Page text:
NHGRI Announces new Sequencing Targets
News Mar 17, 2006
The National Human Genome Research Institute (NHGRI), one of the National Institutes of Health (NIH), has announced its latest round of sequencing targets, with an emphasis on enhancing the understanding of how human genes function and how genomic differences between individuals influence the risk of health and disease.
The National Advisory Council for Human Genome Research, which is a federally chartered committee that advises NHGRI on program priorities and goals, recently approved three plans to specify the targets as part of its comprehensive strategy for NHGRI's Large-Scale Sequencing Research Network.
"The goal of our sequencing program is to build the most powerful toolbox possible for advancing human health. By identifying and seeking to fill crucial gaps in our knowledge, these new sequencing plans represent yet another important step in that direction," said NHGRI Director Francis S. Collins, M.D., Ph.D.
The plan given the priority is a project to identify structural variations in the human genome, which will characterize the most common types of structural variation in human DNA.
The effort will use 48 human DNA samples donated for the recently completed International HapMap Project, which produced a comprehensive catalog of human genetic variation, or haplotypes, designed to speed the search for genes involved in common diseases.
The HapMap identified neighborhoods of tiny changes in DNA - known as single nucleotide polymorphisms - that can be involved in human disease.
The structural variation effort will seek to identify instances where larger segments of DNA have been deleted, duplicated or rearranged - all of which can cause disease by disrupting the structure and function of genes.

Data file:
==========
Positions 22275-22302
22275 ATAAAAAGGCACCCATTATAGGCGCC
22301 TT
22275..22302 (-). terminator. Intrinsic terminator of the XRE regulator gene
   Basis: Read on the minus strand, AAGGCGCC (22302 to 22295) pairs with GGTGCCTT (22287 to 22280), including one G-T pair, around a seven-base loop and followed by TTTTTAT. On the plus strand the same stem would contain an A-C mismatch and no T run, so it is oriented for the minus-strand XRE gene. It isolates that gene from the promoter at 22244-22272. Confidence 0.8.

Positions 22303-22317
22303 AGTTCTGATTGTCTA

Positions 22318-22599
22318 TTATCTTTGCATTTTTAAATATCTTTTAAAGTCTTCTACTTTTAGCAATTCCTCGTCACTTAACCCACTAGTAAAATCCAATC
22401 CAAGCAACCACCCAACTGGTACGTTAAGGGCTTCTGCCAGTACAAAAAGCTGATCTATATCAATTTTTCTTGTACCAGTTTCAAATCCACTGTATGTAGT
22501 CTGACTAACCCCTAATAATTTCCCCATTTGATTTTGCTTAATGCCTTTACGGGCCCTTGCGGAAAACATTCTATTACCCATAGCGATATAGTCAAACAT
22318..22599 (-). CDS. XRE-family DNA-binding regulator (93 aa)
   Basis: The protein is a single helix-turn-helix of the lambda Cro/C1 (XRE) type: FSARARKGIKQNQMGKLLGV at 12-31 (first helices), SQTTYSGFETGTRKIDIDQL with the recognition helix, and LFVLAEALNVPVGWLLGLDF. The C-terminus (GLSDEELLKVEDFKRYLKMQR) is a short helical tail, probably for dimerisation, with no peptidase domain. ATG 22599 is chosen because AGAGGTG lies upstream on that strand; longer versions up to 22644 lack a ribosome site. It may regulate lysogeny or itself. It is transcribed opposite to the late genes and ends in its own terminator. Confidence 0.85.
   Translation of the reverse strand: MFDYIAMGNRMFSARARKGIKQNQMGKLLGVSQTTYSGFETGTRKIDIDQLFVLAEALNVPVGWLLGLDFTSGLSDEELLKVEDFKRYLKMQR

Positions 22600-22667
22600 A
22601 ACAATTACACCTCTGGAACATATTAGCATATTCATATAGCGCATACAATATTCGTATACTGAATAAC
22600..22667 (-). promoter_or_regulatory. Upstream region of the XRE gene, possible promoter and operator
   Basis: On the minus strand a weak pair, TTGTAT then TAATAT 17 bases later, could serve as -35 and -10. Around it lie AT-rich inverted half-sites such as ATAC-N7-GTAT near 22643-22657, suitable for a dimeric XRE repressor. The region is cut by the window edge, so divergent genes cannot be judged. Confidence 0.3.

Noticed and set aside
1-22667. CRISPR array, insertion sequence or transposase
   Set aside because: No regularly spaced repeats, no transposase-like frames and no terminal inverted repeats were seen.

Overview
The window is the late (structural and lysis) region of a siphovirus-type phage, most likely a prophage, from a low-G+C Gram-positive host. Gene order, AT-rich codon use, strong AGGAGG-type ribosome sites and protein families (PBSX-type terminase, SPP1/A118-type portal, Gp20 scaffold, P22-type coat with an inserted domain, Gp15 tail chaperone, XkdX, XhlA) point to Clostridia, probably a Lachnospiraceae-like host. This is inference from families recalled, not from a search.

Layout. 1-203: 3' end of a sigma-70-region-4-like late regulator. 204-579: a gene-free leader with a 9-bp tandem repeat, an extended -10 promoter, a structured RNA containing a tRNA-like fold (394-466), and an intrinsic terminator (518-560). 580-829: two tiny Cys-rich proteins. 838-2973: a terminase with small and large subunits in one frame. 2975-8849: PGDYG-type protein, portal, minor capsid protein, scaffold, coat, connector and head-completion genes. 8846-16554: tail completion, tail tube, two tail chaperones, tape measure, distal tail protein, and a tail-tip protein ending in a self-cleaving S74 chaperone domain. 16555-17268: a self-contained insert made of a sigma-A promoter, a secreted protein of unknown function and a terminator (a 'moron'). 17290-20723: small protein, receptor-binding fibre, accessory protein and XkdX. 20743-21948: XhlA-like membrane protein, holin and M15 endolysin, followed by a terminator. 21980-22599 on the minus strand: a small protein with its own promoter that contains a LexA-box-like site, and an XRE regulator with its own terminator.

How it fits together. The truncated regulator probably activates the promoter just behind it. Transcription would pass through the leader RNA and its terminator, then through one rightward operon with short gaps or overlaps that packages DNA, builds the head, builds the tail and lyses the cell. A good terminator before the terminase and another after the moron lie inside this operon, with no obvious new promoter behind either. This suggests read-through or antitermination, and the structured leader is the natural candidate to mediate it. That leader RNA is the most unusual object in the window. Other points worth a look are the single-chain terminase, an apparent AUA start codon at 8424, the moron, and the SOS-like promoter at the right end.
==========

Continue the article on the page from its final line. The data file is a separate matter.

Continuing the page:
A recent analysis has shown that these large-scale structural variations are much more common than previously appreciated. In fact, the genomes of any two humans are thought to differ by several hundred insertions, deletions and inversions.
The second plan will add DNA sequence to existing draft sequences of a number of primate species and add additional sequence information in regions of high biological interest within those genomes.
The increased coverage - a high-density genome sequence - will allow for an even better understanding of the factors contributing to the evolution of the human genome.
The primates chosen for this "index species" effort are rhesus macacque ("Macaca mulatta"), marmoset ("Callithrix jacchus") and orangutan ("Pongo pygmaeus").
In the future, NHGRI intends to add other organisms to the list of index species for which high-density genome sequences are desirable.
The third plan includes sequencing the genomes of eight new mammals at low-density draft coverage, which will be generated by sequencing their genomes at two-fold coverage.
That will bring to 24 the number of mammalian genomes sequenced at two-fold coverage, in addition to human and another seven mammalian genomes in draft or finished form sequenced by NHGRI-supported centers and made freely available in public databases.
Scientists will use the combined data to look for features that are similar, or conserved, among the genomes of the human and other mammals.
According to computer modeling results, it is expected that comparisons among the 24 genome sequences will allow conserved sequences as small as six base pairs to be identified reliably.
As genome editing technologies advance toward clinical therapies, they are raising hopes of a completely new way to treat disease. However, challenges need to be addressed before potential treatments can be widely used in patients. To tackle these challenges, the National Institutes of Health has launched the Somatic Cell Genome Editing program, which has awarded multiple grants including more than $3.6 million to assess the safety of genome editing in human cells and tissues.